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<?xml version="1.0"?>
<guide self="tasks-reference/completion/">
<chapter>
<title>Completion Files</title>
<body>

<p>
Since v2.05a, <c>bash</c> has offered intelligent programmable completion.  Writing
such completions for your own programs/things you maintain is relatively easy
provided you know bash already. See `bash-completion.eclass Reference`_ for how
to install completion files.
</p>

<section>
<title>Completion-Related Internal Bash Variables</title>
<body>

<p>
Most of these variables lose their special properties when unset, even if they
are subsequently reset.
</p>

<table>
  <tr>
    <th>
      Variable
    </th>
    <th>
      Purpose
    </th>
  </tr>
  <tr>
    <ti>
      <c>COMP_CWORD</c>
    </ti>
    <ti>
      An index into <c>${COMP_WORDS}</c> of the word containing the
      current cursor position.
    </ti>
  </tr>
  <tr>
    <ti>
      <c>COMP_LINE</c>
    </ti>
    <ti>
      The current command line.
    </ti>
  </tr>
  <tr>
    <ti>
      <c>COMP_POINT</c>
    </ti>
    <ti>
      The index of the current cursor position relative to the
      beginning of the current command.  If the current cursor
      position is at the end of the current command, the value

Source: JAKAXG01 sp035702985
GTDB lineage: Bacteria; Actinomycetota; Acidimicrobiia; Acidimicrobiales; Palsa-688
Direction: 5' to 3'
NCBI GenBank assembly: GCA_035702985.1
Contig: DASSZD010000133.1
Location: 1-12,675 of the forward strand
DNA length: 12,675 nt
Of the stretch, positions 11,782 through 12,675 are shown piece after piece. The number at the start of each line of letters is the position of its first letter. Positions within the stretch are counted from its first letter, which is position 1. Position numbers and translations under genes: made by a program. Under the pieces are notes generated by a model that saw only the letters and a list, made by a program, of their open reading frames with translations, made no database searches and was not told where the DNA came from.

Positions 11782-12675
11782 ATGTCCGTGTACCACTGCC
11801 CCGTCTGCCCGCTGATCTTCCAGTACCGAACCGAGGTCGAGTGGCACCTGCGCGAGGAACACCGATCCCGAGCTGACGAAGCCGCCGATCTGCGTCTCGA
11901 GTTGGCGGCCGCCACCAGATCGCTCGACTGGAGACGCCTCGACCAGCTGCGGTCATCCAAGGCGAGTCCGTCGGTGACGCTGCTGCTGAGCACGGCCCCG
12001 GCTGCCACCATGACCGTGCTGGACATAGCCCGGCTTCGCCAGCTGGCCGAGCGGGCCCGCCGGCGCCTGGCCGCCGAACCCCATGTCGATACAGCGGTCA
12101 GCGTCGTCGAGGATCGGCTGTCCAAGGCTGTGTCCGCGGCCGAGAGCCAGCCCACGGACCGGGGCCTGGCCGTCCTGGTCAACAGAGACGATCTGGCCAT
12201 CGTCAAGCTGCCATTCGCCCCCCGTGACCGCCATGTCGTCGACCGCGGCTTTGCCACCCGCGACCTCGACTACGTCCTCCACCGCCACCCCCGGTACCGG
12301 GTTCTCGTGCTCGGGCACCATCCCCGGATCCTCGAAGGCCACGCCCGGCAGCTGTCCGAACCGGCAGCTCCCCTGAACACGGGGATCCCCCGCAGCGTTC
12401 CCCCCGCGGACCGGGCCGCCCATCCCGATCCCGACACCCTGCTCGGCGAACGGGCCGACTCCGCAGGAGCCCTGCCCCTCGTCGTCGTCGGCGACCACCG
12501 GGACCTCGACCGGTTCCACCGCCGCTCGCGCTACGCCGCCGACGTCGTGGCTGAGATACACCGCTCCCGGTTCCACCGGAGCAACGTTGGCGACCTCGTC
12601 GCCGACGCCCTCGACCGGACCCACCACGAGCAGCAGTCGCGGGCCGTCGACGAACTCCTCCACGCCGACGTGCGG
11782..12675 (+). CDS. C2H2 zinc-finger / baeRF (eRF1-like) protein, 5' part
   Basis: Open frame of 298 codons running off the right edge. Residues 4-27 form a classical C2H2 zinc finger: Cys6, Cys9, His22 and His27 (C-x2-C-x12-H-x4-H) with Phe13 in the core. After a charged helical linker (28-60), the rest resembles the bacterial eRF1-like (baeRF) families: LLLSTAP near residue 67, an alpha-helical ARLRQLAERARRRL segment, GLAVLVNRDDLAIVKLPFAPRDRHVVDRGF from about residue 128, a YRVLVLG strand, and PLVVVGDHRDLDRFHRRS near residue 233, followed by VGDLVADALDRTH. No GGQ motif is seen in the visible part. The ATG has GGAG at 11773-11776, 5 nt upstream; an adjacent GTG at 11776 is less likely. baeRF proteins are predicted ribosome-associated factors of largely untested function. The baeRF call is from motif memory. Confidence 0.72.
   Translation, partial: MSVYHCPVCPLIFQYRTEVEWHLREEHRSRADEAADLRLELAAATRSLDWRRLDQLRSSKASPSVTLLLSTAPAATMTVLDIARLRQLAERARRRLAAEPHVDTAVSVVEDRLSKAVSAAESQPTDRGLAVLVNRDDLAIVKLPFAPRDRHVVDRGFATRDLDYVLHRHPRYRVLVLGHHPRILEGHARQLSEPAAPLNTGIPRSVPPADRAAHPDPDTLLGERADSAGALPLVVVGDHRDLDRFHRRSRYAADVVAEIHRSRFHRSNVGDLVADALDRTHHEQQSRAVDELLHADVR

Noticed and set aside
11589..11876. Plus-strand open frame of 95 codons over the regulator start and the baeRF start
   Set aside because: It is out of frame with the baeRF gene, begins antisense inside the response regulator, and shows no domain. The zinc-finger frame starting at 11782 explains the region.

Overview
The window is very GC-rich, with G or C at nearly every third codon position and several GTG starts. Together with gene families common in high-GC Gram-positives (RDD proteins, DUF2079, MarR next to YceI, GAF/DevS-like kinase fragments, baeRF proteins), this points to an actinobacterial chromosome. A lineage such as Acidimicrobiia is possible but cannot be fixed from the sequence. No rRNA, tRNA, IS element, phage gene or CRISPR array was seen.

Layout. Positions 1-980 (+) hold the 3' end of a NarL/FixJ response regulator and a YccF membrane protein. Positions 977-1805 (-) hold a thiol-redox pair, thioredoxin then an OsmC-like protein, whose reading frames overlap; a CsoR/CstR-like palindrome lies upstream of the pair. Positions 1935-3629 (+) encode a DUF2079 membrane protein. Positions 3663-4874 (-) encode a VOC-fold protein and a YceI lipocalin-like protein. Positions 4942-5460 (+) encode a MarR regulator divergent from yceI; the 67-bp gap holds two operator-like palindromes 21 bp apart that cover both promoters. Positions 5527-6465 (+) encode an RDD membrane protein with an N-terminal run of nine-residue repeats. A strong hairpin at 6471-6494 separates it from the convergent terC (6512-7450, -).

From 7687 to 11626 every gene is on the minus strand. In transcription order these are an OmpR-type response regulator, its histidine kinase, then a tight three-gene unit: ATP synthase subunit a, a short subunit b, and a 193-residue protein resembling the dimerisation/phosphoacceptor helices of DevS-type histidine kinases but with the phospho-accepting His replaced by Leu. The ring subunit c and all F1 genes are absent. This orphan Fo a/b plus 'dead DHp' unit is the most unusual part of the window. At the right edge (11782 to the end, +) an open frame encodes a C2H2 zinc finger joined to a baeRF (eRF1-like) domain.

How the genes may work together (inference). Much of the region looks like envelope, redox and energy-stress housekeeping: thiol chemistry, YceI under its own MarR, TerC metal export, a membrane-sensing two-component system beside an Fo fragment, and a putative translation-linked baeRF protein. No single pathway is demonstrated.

of this variable is equal to <c>${#COMP_LINE}</c>.
    </ti>
  </tr>
  <tr>
    <ti>
      <c>COMP_WORDBREAKS</c>
    </ti>
    <ti>
      The set of characters that the Readline library treats as
      word separators when performing word completion.
    </ti>
  </tr>
  <tr>
    <ti>
      <c>COMP_WORDS</c>
    </ti>
    <ti>
      An array variable consisting of the individual words in
      the current command line, <c>${COMP_LINE}</c>.
    </ti>
  </tr>
  <tr>
    <ti>
      <c>COMPREPLY</c>
    </ti>
    <ti>
      An array variable from which bash reads the possible
      completions generated by a completion function.
    </ti>
  </tr>
</table>

</body>
</section>

<section>
<title>Completion-Related Bash Builtins</title>
<body>

<p>
See `bash-1`_ for a full description of these builtins and their options.
</p>

<table>
  <tr>
    <th>
      Builtin
    </th>
    <th>
      Usage
    </th>
  </tr>
  <tr>
    <ti>
      <c>compgen</c>
    </ti>
    <ti>
      <c>compgen [-abcdefgjksuv] [-o option] [-A action] [-G globpat]
      [-W wordlist] [-P prefix] [-S suffix] [-X filterpat]
      [-F function] [-C command] [word]</c>
      Display the possible completions depending on the options.
      Intended to be used from within a shell function generating